Thanks for your advice! I will try these steps this week when I try to get shots during practice. I was really hoping to be able to stay away from a tripod, thought maybe the image stabilization would be enough-oh well. If I can get good shots-it will be worth it! Thank you again.

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Re: Have the camera, now I need help!
by pixman / November 28, 2004 2:12 PM PST

Hey Cheermom, don't use "digital zoom." It is a "crock-o-bs" no matter who's camera you buy. Digital zoom only uses fewer and fewer actual pixels as it crops inside the camera to give you a "bigger" image. Digital zoom is gonna be BLURRY. It ain't no good in anybody's camera. It's just a lame selling gimmick. So, check your camera in regular mode against another of the same brand. You may have gotten a lemon. If it is not a lemon, take it back and buy a camera made by a CAMERA manufacturer.

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Re: Have the camera, now I need help!
by Cheermom / November 29, 2004 9:28 AM PST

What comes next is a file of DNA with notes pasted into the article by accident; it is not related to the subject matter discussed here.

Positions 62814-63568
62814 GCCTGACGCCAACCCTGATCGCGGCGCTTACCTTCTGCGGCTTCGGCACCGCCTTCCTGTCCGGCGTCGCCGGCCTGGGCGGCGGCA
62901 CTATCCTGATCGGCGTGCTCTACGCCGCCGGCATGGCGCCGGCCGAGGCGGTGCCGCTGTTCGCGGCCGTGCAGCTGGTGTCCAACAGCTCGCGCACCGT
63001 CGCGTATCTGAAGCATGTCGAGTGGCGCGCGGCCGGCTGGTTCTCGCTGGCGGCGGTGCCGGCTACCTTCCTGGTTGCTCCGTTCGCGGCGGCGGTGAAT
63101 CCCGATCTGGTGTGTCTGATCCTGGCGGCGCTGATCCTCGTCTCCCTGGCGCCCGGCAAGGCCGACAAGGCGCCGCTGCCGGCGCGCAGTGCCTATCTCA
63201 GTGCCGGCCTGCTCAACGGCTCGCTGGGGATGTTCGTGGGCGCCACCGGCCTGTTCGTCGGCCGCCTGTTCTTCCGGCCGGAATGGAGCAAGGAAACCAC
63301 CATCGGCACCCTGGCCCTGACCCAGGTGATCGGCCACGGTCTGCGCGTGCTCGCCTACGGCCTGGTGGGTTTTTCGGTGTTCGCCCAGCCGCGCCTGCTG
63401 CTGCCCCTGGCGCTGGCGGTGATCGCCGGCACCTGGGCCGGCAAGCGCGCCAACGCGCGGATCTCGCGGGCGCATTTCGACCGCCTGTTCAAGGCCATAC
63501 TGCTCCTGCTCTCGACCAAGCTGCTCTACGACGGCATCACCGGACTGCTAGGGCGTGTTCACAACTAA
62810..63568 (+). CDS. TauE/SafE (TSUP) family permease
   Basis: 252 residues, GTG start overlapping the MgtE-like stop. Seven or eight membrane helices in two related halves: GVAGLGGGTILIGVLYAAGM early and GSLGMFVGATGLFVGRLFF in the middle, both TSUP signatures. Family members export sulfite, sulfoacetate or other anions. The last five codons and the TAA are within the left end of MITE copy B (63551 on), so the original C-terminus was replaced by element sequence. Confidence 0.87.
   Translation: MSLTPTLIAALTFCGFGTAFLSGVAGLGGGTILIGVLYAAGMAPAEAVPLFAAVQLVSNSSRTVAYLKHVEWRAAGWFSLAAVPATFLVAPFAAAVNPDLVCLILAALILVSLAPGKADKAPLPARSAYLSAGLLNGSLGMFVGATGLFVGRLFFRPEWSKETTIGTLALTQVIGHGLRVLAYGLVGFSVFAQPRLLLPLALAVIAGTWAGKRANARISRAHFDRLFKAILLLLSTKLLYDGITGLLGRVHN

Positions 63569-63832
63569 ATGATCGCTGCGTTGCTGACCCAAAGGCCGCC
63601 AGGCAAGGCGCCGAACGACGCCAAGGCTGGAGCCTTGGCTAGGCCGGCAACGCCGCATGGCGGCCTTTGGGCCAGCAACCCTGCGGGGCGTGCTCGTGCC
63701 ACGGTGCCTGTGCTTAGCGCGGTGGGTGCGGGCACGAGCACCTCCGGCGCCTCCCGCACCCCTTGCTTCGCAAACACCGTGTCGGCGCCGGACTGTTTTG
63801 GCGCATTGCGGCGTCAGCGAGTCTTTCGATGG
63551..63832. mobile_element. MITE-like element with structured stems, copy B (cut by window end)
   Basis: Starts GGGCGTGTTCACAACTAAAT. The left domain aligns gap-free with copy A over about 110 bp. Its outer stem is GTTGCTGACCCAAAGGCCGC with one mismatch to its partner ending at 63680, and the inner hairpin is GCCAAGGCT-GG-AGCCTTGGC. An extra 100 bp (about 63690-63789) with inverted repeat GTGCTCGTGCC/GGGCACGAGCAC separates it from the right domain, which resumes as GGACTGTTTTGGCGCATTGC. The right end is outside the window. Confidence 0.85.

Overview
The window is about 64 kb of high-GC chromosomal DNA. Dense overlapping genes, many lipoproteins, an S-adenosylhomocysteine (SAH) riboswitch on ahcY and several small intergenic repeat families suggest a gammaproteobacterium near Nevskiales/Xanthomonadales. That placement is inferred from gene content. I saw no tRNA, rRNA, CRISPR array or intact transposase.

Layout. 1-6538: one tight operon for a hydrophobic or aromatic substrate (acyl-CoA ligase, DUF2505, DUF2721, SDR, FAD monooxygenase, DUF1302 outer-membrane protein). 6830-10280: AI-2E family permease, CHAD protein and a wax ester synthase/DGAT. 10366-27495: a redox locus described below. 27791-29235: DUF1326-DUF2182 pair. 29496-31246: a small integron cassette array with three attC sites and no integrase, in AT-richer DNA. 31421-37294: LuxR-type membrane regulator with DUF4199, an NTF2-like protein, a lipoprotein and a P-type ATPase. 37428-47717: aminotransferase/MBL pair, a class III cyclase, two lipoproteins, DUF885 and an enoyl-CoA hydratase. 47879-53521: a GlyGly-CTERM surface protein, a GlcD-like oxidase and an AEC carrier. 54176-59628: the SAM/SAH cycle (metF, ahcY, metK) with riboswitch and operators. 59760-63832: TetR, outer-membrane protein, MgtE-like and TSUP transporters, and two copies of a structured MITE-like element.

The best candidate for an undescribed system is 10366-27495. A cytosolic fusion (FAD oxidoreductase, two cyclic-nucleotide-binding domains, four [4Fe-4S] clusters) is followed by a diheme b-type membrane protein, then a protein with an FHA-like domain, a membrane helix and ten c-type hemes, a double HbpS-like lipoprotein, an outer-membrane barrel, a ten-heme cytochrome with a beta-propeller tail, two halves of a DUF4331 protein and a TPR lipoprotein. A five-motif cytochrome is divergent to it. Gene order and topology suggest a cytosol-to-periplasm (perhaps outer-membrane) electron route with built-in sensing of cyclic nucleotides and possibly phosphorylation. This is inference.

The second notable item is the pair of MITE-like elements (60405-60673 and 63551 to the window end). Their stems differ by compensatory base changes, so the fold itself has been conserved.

I haven't used the digital zoom at all-I have it turned off completely. From everything I read-owners of this camera have been very satisfied with the results this camera puts out. When I looked into the Z3-it seemed a good amount of owners had to send that camera back for problems. Seriously, my old Olympus Camedia C3000 can take better action shots than I have been able to accomplish with the new camera. Tonight I tried one more time without a tripod, and cannot get the results I want. The subjects themselves can be clear-but their moving extremeties are very blurry. Sometimes it would even look like they had no arms at all! I set the camera on the highest ISO speed possible-if I read correctly, that should give better results. Taking a pic with the flash does seem to help-but still not clear on arms and legs that may have been moving. The whole reason I bought the camera was to be able to take action shots! And going up in price for a digital SLR wasn't and still is not an option. As you can tell-I am a bit frustrated.